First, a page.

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Archive: May, 2012

Surprising role for the Post Office: protection against bioterrorism

Wednesday, May 30, 2012, 6:30 AM
By Jonathan Purtle For nearly a decade, a little-discussed, perhaps ingenious plan has been in the works for the Postal Service to deliver life-saving antibiotics to homes in the event of a bioterrorist attack. Antibiotics (a.k.a. “medical countermeasures”) like ciprofloxacin and doxycycline... Read more

Why gay marriage is healthy

Monday, May 28, 2012, 6:30 AM
By Michael Yudell Kudos to CNN host Brooke Baldwin, who last week asked Tony Perkins, notorious homophobe and head of the hate-group the Family Research Council, “why do homosexuals bother you so much?” Perkins and his anti-gay and anti-gay marriage bigotry regularly appear on the news... Read more

The Barnes Foundation: a monument to prevention of gonorrhea?

Friday, May 25, 2012, 6:30 AM
By Jonathan Purtle This weekend, for 56 consecutive hours, the Barnes Foundation will open its doors to the public at its new home on the Benjamin Franklin Parkway. While the merits of the foundation’s controversial move from Merion to Philadelphia may be on the minds of some museum-goers as... Read more

Should we arrest TB patients for skipping their meds?

Tuesday, May 22, 2012, 6:30 AM
By Michael Yudell Reports last week of a San Francisco area man arrested on two misdemeanor counts for not taking his tuberculosis medication is shedding light on a little-known and rarely used public health policy — the power to arrest people who may endanger the public’s health. According... Read more

Hepatitis C: A silent epidemic (you can help stop on Saturday)

Thursday, May 17, 2012, 6:30 AM
By Michael Yudell More than 3 million Americans are infected with the Hepatitis C virus, and half of them don’t even realize it? You could be one of them. Hepatitis C is a viral infection that attacks the liver, causing liver damage and sometimes liver failure or liver cancer. It is the most... Read more

The Ride of Silence: a loud cry for bicycle safety

Tuesday, May 15, 2012, 6:30 AM
By Jonathan Purtle Textbooks will tell you that statistics are the basis for most public health decisions. In reality, it’s evocative displays of remembrance, solidarity, and outrage about lives lost that really get things done. Wednesday’s Ride of Silence is one such powerful display... Read more

It's Mother's Day. Got Breast Milk?

Sunday, May 13, 2012, 6:30 AM
By Michael Yudell Almost two years ago my wife was visiting her native Boston with our second daughter, and was nursing her on a bench at a suburban mall. While sitting there, feeding our then 4-month-old child, a stranger aggressively approached her and said, “That is disgusting!” My... Read more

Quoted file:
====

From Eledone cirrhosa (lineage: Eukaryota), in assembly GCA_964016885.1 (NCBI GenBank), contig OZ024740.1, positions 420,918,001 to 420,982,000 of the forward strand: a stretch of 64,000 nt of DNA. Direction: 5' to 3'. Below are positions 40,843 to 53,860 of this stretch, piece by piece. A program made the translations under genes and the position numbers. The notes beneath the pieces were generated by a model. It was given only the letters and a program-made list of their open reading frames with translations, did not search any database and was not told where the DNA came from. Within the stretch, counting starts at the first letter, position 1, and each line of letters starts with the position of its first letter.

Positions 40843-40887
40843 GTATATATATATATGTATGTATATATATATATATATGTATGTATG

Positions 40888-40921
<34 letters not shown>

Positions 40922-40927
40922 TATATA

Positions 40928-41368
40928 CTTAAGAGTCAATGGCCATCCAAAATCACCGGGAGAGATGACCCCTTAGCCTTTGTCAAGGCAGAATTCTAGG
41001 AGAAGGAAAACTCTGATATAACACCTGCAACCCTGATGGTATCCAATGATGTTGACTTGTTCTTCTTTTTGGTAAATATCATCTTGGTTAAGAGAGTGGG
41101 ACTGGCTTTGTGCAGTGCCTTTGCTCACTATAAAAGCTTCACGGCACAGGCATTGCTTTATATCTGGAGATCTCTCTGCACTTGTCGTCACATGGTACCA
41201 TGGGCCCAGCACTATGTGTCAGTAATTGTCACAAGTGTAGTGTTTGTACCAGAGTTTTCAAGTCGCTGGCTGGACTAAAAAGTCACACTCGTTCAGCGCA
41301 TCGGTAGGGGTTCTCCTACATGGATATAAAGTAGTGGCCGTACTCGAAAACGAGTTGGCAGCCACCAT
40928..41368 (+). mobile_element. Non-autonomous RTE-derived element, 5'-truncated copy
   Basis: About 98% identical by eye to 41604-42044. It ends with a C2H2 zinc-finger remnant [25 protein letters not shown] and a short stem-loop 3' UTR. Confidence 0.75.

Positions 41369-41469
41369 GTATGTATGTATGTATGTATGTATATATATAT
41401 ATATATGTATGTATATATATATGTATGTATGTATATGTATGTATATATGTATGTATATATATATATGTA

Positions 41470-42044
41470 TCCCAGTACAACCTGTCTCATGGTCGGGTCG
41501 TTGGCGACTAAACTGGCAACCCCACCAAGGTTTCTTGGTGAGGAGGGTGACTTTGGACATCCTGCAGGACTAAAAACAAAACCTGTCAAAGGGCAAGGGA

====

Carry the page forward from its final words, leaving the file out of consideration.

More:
Diagnosing a public health problem: Photoshop

Thursday, May 10, 2012, 6:30 AM
By Jonathan Purtle Why is it that the fatter America gets, the more unrealistically thin our ideal of what people should look like becomes? It's not just a perplexing paradox. It poses a threat to the public’s health: our nation’s obesity crisis may eventually be coupled with anorexia... Read more

Can a Bud boycott help the Pine Ridge Reservation?

Tuesday, May 8, 2012, 6:30 AM
By Michael Yudell In Sunday’s New York Times, columnist Nicholas Kristof called for a boycott of Anheuser-Busch (maker of beers like Budweiser, Rolling Rock, and, for the fancier among you, Stella Artois) for its role in selling alcohol in the tiny Nebraska town of Whiteclay. According to Kristof... Read more

Losing your job may mean losing your health

Sunday, May 6, 2012, 6:30 AM
By Michael Yudell Friday’s release of April’s weak jobs data was bad news for American workers in more ways than you might suspect, and bad news, perhaps, for the reelection prospects of President Obama. Only 115,000 jobs were added last month, a decline from 154,000 in March and well... Read more
About this blog

What is public health — and why does it matter?

Through prevention, education, and intervention, public health practitioners - epidemiologists, health policy experts, municipal workers, environmental health scientists - work to keep us healthy.

It’s not always easy. Michael Yudell, Jonathan Purtle, and other contributors tell you why.

Michael Yudell, PhD, MPH Associate Professor, Drexel University School of Public Health
Jonathan Purtle, DrPH, MSc Assistant Professor, Drexel University School of Public Health
Janet Golden, PhD Professor of history, Rutgers University-Camden
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